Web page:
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STEEL CITY FRUIT CO. v. MONHEIM'S WHOLESALE PRODUC

February 4, 1946

STEEL CITY FRUIT CO.
v.
MONHEIM'S WHOLESALE PRODUCE CO.



The opinion of the court was delivered by: MCVICAR

This is an appeal from an order made in favor of the complainant under the Perishable Agricultural Commodities Act of 1930, 7 U.S.C.A. § 499a et seq., by the Assistant to the War Food Administrator. After hearing, the Court makes the following findings of fact and conclusions of law:

Findings of Fact.

 1. The complainant is a partnership consisting of Lewis Barkowitz and Belle Barkowitz, doing business as Steel City Fruit Company, whose address is 315 Fruit Exchange Building, 21st and Penn Avenues, Pittsburgh, Pennsylvania.

 2. Respondent is Esther Monheim, trading and doing business as Monheim's Wholesale Produce. Respondent is a duly licensed dealer under the Perishable Agricultural Commodities Act of 1930, with offices and place of business in Uniontown, Pennsylvania.

 3. On June 19, 1943, complainant was the owner of a carload of cantaloupes PFEX 28582, which was shipped from Brawley, California, on that date to complainant at Pittsburgh, Pennsylvania. The cantaloupes were in good shipping condition at the time they were shipped.

 4. On June 21, 1943, respondent purchased the above carload of cantaloupes (which was then rolling) from complainant by contract made with complainant, at an agreed price of $ 7 per crate for Jumbo 45's and $ 6.50 per crate for Jumbo 36's and Standard 45's, plus $ 20 precooling f.o.b. shipping point; the total price being $ 2,087.50. Respondent knew that the cantaloupes were in transit at the time of purchase.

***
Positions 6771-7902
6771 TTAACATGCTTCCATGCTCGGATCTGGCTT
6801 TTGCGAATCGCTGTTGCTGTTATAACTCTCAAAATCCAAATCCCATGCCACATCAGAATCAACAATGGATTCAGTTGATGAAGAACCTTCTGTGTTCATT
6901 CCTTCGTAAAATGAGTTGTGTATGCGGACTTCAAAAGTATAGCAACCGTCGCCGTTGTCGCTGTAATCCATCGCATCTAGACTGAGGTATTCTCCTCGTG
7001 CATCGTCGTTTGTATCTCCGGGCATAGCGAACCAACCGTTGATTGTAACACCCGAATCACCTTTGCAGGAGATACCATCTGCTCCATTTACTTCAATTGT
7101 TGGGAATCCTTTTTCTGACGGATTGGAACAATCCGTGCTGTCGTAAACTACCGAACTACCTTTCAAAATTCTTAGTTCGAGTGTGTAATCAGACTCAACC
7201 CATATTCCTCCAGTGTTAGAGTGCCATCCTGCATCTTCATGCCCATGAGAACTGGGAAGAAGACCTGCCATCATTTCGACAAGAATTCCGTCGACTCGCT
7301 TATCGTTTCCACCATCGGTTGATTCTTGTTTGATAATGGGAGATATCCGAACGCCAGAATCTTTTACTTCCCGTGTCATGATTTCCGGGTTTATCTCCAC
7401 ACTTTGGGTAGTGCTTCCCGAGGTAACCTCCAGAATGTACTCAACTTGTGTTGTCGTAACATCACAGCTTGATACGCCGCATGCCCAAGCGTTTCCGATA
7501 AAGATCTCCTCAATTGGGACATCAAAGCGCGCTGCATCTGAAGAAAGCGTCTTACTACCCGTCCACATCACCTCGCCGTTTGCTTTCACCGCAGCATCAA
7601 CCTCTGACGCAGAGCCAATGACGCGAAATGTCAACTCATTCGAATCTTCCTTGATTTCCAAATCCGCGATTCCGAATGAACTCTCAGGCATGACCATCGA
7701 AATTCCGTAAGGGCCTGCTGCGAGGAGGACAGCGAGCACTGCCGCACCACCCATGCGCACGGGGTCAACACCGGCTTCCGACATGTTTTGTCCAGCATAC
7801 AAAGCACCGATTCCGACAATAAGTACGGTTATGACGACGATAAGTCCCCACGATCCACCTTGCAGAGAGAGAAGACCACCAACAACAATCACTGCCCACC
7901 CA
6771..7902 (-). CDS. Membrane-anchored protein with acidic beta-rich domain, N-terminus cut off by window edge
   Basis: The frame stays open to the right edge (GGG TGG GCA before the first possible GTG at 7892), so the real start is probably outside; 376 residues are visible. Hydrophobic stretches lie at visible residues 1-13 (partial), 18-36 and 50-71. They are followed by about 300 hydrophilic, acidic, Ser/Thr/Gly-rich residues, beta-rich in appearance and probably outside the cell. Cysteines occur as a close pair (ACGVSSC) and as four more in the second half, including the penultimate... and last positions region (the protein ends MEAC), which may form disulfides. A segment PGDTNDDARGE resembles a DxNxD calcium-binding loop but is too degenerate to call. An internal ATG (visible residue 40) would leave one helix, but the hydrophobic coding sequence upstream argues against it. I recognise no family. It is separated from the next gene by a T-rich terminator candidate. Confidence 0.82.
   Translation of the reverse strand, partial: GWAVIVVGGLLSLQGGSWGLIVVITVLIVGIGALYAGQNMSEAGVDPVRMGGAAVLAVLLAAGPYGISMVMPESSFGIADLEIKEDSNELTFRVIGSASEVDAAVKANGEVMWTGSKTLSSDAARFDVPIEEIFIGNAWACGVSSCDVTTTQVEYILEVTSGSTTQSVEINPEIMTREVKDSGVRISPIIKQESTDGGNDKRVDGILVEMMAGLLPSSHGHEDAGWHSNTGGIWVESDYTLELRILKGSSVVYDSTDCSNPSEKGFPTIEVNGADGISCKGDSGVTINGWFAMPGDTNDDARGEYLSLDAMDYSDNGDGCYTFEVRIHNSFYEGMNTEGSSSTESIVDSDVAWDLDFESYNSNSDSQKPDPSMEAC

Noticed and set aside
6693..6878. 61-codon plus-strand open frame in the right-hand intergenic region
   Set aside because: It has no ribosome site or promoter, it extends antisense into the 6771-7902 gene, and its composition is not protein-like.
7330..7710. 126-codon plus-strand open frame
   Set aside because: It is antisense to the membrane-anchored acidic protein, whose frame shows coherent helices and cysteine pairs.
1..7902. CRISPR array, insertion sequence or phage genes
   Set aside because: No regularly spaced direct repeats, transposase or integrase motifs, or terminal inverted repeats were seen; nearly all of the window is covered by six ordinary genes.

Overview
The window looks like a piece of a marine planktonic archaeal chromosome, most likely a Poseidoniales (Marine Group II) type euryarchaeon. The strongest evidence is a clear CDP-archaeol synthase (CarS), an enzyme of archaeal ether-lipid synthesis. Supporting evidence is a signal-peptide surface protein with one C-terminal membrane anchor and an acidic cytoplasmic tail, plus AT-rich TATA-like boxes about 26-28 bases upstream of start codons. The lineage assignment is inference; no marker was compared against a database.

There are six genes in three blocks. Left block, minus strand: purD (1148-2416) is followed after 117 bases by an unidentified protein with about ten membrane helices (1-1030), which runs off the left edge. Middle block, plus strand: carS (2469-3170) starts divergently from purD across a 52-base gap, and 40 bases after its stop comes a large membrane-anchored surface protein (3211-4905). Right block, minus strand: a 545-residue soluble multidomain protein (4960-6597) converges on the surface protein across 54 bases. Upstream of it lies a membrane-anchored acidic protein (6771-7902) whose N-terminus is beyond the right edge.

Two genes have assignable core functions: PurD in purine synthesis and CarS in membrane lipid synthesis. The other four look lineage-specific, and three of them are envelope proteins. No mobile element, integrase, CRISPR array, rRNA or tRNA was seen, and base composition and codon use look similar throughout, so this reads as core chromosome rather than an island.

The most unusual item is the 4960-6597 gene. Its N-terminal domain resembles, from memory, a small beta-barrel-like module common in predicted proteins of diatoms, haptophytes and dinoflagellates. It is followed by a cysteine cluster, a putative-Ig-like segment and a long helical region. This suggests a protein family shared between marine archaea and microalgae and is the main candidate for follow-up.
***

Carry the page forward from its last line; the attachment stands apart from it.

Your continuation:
6. The cantaloupes arrived at Uniontown, Pennsylvania, July 3, 1943 and were in a decayed and spoiled condition such as to render them unfit for use. Respondent refused to receive said cantaloupes and to pay complainant for the same.

 7. On June 21, 1943, complainant invoiced the car of cantaloupes and properly mailed said invoice to respondent at respondent's proper address at Uniontown, Pennsylvania. Upon the invoice it was set forth that 'due to the present emergency and irregularity of railroad schedules we would not be responsible for any delay that might accrue on this car.'

 8. The normal time of transportation for the car involved in this case was approximately 11 days. The time actually in transportation was 14 days. The spoilage or decay of the cantaloupes was the result of this delay.

 Conclusions of Law.

 I. The carload of cantaloupes involved was in good shipping condition when shipped from Brawley, California.

 II. Respondent's contract was for purchase of the cantaloupes f.o.b. in California and did not give respondent the right to reject the cantaloupes if they were not in good condition upon arrival at Uniontown, Pennsylvania.

 III. That spoilage or decay was caused by delay in transportation which was a risk of respondent ...


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